Series: Love Undercover #1
on June 12th 2017
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Data analyst Cassie Howard may be brilliant (and, okay, a little awkward), but she’s worked hard to get where she is. She definitely doesn’t need some sexy new analyst coming in and taking credit for her work. Or the inappropriate thoughts that keep popping out of her mouth she’d rather he not hear.
For undercover FBI agent Drew Kerrigan, computers have always made more sense than people, but he’d better develop some slick social skills in a hurry if he’s going to win over the too-tantalizing-for-his-sanity Cassie. Hacking their systems was easy. Now he’s just got to hack the one person in the company most likely to see through his ruse…
Cassie Howard is Drew Kerrigan’s mark and for him, going undercover—a rare privilege for a hacker like him—is probably one of the hardest things he’s ever done when the attraction at every turn, threatens to make him forget his mission. Compatibility (physical or otherwise) is clearly out of the question when Drew insinuates himself in her work and her personal life, but his admiration of Cassie poses a huge conflict when the case he’s working on seems to point to Cassie’s complicity in the crime he’s investigating.
I liked that Kadie Scott made both protagonists nerdy and socially-awkward in their own ways, with unintended innuendoes that they both say and realise it too late. That’s rom-com strategy right there and some parts were sort of enjoyable, particularly when Cassie and Drew had to work together, all the while second-guessing themselves and each other. The hot-cold interactions between them however, intended to build tension, got a little tired for me when it dragged on.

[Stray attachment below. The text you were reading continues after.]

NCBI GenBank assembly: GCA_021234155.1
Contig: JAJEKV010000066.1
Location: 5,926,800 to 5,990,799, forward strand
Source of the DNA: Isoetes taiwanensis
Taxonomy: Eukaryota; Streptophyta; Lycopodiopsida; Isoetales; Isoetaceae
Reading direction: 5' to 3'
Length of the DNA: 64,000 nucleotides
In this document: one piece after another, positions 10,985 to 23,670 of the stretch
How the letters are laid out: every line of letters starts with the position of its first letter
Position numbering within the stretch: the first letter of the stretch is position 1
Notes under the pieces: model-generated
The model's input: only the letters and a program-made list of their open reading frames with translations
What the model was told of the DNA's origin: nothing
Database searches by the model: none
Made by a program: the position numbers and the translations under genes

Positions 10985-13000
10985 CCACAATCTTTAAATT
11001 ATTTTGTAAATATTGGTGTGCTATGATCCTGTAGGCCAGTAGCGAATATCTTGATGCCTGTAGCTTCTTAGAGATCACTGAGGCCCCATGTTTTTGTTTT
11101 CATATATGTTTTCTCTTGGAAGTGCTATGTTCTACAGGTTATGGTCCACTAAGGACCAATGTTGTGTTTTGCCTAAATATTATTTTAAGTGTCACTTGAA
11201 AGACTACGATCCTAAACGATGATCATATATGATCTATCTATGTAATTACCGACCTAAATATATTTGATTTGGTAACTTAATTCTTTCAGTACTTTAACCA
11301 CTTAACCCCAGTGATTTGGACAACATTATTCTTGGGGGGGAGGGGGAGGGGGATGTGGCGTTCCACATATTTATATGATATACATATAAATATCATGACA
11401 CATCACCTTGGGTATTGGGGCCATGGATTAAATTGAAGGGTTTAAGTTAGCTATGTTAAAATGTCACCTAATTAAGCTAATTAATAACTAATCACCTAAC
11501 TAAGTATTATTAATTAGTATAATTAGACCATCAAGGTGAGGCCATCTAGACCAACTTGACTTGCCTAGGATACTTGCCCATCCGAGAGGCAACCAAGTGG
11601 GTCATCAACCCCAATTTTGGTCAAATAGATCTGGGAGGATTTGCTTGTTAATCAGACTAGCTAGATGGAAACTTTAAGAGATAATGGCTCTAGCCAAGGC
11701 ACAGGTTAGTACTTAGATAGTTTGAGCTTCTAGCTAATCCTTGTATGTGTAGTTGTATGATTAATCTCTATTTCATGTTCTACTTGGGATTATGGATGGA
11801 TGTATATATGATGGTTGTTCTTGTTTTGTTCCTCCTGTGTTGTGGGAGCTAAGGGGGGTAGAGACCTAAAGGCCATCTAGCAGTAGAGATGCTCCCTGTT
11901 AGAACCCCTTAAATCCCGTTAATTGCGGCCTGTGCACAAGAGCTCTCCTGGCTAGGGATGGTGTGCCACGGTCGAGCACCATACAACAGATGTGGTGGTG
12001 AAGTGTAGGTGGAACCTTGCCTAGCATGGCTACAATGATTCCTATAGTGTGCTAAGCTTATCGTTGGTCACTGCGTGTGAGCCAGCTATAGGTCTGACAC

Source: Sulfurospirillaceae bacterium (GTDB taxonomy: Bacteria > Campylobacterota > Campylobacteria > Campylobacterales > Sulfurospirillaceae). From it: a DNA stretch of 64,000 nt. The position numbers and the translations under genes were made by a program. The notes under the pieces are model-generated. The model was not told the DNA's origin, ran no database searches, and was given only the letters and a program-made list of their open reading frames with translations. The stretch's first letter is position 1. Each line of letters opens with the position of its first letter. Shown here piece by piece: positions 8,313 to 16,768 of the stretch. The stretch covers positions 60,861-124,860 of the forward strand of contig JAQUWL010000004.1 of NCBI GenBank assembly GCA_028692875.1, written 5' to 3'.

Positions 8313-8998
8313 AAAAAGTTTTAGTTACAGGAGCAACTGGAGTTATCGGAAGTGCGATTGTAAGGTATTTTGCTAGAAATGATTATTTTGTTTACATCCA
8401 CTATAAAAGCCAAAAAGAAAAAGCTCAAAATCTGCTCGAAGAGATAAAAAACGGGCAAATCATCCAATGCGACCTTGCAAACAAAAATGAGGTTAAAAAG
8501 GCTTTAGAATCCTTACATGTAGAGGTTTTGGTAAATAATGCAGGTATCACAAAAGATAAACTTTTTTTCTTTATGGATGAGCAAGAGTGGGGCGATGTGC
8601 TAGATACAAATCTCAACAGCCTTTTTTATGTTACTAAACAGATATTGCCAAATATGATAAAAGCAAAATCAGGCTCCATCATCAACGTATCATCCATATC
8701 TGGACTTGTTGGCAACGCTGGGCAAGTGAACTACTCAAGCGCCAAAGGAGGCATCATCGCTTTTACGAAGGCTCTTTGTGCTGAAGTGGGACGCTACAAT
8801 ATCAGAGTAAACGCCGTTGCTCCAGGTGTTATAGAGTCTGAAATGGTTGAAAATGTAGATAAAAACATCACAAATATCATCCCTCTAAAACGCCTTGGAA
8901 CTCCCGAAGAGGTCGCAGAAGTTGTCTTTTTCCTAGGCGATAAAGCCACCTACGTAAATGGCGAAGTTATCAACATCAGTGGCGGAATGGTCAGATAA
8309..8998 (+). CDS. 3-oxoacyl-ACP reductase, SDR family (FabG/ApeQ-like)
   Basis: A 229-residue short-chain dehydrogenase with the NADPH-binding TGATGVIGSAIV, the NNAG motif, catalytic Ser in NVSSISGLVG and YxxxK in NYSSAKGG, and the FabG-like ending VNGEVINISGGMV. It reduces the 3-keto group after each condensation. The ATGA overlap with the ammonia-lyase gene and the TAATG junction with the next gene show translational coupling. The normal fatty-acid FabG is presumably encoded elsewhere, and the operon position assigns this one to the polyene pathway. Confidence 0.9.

There are also unfortunately, characters who many other people like but who rub you the wrong way, and Cassie was that for me. I found her harder to like than Drew, who seemed some what more ‘earnest’ in his dealings with her. I understand her insecurities about being the smart but unlucky-in-love girl to the extent where her achievements are everything to her, but I think I would have liked her better at the beginning had she not been too defensively territorial and too passively aggressive about it with a runaway mouth that made me wince more than it was funny. So much about her was overwrought (which is to some extent, understandable, given her family of overachievers) and her suspicion of everything Drew was doing got annoying after a while as she took out her prickly issues on him then acted like a stick in the mud about it.
For some reason, ‘The Wrong Kind of Compatible’ was a difficult read for me—it took me days to go through the pages when I normally would breeze through light-hearted rom-com books in an afternoon. Geek-type reads are usually a guilty pleasure but clearly, my personal preferences are showing up and I couldn’t find much common ground with the heroine, let alone the couple in question.